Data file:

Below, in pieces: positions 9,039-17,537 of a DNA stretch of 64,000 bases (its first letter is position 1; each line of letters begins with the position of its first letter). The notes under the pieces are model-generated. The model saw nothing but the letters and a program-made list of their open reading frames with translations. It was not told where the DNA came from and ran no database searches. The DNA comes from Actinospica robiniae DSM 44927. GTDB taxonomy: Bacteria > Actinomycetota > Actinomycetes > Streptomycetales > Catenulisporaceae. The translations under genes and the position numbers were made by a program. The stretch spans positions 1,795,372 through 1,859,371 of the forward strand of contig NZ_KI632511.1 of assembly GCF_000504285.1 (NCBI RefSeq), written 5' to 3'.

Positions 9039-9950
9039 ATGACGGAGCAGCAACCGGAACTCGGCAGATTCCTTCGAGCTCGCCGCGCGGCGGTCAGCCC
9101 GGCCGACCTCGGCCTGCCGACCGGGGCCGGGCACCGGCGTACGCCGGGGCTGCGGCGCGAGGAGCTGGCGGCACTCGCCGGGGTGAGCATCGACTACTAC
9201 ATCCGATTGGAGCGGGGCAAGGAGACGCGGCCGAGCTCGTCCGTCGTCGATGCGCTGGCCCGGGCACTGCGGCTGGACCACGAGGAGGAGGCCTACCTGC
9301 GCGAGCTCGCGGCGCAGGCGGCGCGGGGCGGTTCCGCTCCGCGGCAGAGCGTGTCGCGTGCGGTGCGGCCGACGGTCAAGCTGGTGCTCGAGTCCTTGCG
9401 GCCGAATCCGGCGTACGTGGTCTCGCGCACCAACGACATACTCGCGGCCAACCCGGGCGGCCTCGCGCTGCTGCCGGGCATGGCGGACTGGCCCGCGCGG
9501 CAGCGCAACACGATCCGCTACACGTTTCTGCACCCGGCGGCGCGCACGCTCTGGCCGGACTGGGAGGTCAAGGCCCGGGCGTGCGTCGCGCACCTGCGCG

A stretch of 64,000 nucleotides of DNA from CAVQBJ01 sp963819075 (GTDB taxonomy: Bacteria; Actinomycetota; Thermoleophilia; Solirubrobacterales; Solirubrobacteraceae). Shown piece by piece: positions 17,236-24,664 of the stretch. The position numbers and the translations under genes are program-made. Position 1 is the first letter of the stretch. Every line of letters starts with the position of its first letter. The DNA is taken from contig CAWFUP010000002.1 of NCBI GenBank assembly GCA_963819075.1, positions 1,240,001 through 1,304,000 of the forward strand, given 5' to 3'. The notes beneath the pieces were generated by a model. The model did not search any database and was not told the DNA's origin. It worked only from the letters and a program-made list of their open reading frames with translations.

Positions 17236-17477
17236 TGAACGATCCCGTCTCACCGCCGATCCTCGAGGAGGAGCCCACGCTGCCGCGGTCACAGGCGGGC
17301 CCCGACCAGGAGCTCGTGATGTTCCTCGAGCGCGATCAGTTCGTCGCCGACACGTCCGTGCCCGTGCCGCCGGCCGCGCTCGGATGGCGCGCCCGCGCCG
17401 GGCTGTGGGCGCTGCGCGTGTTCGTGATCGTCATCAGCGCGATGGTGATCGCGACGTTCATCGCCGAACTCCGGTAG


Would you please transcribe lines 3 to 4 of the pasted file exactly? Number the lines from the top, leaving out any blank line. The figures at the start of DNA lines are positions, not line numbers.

9039 ATGACGGAGCAGCAACCGGAACTCGGCAGATTCCTTCGAGCTCGCCGCGCGGCGGTCAGCCC
9101 GGCCGACCTCGGCCTGCCGACCGGGGCCGGGCACCGGCGTACGCCGGGGCTGCGGCGCGAGGAGCTGGCGGCACTCGCCGGGGTGAGCATCGACTACTAC